University of Chicago PhD student Jason Torres has ambitious career plans, but they’re tempered by concerns about the future of biomedical research in America.
“I’ve worked really hard to get this far,” Torres told U.S. Sen. Dick Durbin, D-Ill., who visited the University of Chicago Medicine campus Aug. 11 to discuss the impact of federal funding cuts on biomedical research. “I don’t want to spend the rest of my life begging for funding.”
Durbin has been concerned about the steady erosion of America’s leadership role in biomedical research, prompting the sponsorship of the American Cures Act, which seeks $150 billion over 10 years to support research leading to improved treatment of disease and better quality of life for Americans. The bill is designed to boost biomedical research funding not just at the National Institutes of Health, but also the Centers for Disease Control and Prevention, health programs at the Department of Defense and the Veterans Administration’s Medical & Prosthetics Research Program.
The measure, introduced in March, would increase annual funding every year for each agency and program to account for inflation—plus 5 percent.
“It’s the smartest investment we can make,” said Durbin, who held a roundtable discussion with seven UChicago researchers, moderated by Kenneth Polonsky, dean of the Biological Sciences Division and the Pritzker School of Medicine and executive vice president for medical affairs at the University of Chicago. “It will pay for itself.”
After the roundtable, Durbin gave a speech to the more than 150 people who packed the auditorium at the Knapp Center for Biomedical Discovery about the nation’s research budget, which has been, at best, stagnant. The approval percentage of U.S. grant proposals plummeted from 33 percent to 13 percent. At the University, the total number of NIH-supported grants fell 39 percent between 2008 and 2014.
The decrease comes as other countries are placing a priority on their research investments. Within six years, China’s investment in research will surpass that of the United States. Durbin cited a recent survey that found 20 percent of U.S. scientists had considered leaving the country because of uncertainty about funding.
The cuts have been particularly hard on young scientists. In 1982, Durbin said, 18 percent of grant money went to investigators under age 40. That figure now is just 3 percent.
Marcus Clark, director of the University’s Master of Science Training Program, said physician-scientists could become an endangered species. There are 980,000 physicians in the United States, but only 13,700 of them, about 1.4 percent, “are directly engaged in doing science,” he said.
Such federal penny-pinching has not paid off, Durbin insisted. The government spent $14.5 billion on the Human Genome Project, for example, which eventually resulted in more than $11 trillion in new investments. “That’s a payoff,” he said, “of 150 to 1.”
Victoria Prince, professor of organismal biology and anatomy and dean of graduate affairs, told Durbin of her excitement when she came from England to the United States 20 years ago as a young scientist for the “fantastic opportunity to do cutting-edge research.”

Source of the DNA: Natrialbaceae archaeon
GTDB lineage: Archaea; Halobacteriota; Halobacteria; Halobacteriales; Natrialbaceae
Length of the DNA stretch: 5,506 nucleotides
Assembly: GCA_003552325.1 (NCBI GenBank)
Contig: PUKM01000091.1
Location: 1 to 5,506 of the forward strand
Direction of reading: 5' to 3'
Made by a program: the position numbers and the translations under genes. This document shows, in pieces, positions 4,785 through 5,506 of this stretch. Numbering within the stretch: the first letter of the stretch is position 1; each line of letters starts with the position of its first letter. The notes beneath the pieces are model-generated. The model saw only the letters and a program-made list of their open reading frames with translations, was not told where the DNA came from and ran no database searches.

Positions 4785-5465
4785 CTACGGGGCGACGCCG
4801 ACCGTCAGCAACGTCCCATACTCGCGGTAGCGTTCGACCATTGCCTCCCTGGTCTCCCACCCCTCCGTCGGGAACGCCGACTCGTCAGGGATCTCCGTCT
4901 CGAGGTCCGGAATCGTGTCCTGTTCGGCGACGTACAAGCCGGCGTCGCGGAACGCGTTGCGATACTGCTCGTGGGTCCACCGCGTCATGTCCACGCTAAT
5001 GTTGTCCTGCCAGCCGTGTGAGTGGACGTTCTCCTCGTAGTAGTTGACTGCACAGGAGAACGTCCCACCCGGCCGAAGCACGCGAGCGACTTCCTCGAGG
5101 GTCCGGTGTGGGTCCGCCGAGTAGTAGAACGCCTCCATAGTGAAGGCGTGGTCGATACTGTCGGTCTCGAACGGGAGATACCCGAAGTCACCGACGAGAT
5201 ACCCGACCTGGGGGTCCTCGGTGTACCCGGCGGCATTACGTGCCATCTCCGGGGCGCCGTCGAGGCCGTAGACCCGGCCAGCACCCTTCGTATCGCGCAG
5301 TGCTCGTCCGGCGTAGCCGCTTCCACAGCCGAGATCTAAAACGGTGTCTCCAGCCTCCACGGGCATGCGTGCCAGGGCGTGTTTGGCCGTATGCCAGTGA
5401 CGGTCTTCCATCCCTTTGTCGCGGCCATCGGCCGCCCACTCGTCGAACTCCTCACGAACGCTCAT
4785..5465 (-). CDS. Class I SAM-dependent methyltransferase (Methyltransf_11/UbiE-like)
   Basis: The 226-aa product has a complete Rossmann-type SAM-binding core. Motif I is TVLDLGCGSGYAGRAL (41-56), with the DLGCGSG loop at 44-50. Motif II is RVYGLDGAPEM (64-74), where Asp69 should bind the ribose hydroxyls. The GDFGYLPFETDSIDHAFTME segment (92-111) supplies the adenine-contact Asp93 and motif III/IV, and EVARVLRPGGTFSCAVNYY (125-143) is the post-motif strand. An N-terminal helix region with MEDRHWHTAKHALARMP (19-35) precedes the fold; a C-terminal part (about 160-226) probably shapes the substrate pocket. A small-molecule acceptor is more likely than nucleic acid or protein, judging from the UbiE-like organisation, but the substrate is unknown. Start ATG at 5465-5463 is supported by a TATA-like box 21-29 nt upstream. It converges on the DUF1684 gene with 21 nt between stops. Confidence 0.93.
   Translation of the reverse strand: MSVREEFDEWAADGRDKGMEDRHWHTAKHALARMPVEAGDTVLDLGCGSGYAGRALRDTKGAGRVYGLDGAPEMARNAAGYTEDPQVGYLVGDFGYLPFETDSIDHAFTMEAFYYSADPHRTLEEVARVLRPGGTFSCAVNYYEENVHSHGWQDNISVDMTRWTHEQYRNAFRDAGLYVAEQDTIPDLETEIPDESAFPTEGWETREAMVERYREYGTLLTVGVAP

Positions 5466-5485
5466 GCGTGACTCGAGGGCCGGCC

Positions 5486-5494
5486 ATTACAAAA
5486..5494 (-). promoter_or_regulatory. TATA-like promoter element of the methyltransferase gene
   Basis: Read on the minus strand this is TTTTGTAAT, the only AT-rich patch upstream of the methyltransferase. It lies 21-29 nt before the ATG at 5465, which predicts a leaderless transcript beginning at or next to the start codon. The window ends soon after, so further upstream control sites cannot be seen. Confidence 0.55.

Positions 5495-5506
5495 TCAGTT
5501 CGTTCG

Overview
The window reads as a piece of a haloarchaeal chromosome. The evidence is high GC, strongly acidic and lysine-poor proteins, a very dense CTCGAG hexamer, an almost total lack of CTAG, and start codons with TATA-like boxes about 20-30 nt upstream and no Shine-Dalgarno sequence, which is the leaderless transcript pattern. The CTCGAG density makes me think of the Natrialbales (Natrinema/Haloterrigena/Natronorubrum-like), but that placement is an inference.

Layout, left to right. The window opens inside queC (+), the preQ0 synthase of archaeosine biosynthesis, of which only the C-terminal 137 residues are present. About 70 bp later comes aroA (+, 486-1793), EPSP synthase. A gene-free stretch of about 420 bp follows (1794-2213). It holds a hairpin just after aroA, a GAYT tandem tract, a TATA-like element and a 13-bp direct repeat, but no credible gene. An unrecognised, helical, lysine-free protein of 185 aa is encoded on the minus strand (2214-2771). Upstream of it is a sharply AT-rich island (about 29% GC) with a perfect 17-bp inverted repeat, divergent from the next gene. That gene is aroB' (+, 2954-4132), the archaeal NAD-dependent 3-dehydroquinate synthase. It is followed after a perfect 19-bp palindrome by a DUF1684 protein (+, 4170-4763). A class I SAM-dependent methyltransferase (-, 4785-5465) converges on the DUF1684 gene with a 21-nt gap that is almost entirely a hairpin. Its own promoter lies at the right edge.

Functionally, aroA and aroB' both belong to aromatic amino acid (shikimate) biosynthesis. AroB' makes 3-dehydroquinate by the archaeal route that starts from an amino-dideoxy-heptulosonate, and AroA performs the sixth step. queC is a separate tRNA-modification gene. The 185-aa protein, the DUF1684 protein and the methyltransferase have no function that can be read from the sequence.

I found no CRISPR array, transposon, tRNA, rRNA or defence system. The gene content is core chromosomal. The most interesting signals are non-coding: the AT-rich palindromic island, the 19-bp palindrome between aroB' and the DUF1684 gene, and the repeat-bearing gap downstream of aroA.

Her current work on the development of the pancreas could someday lead to a renewable source of insulin-making beta cells, a boon for people with diabetes. But she described her struggles to renew her grant support, which is soon to expire. Unless she can secure funding quickly, Prince said, she will have to cut staff, including an experienced, irreplaceable research associate who trained in her lab.
Torres, who just turned 30, studies genes that can increase risk of diabetes in Latinos. He began the research because he wanted to make a difference.
“I am really interested in this work,” he told Durbin during the roundtable. “I want to help the disadvantaged. But it has been a struggle to get the chance to do so.”
Despite the difficulties, this career path still brings innumerable rewards, panelists said.
“I think we are inspired by extreme curiosity,” said panel member Vaibhav Upadhyay, a medical and postdoctoral student at the University. “We do really exciting things in the lab.”
At 29, after four years of college, four years in a PhD program and nearing the end of four years of medical school, Upadhyay has latched onto “something that I really love to do.” He studies the gut microbiome, the collection of bacteria that play significant roles in digestion, metabolism and obesity. But he has another eight years of advanced training left, including a residency and a postdoctoral fellowship. And funding for the project he has been working on with his mentor for the past five years is still in doubt.
Between his 45-minute meeting with the seven scholars—a group that included Erin Adams, Melissa Gilliam, and Monica Peek—and his speech to a packed hall of physician-scientists, the senator decided to squeeze in an impromptu tour of the research laboratory that was run, until last fall, by the late Janet Rowley.
Rowley earned respect and countless honors for her discoveries about cancer. But her career began humbly, with part-time clinical and research projects. When she asked her dean for a research job in the early 1950s her demands were meager: she needed a desk, a microscope and enough salary to pay for day care. He agreed. Ten years later, she made a discovery that radically altered our understanding of cancer.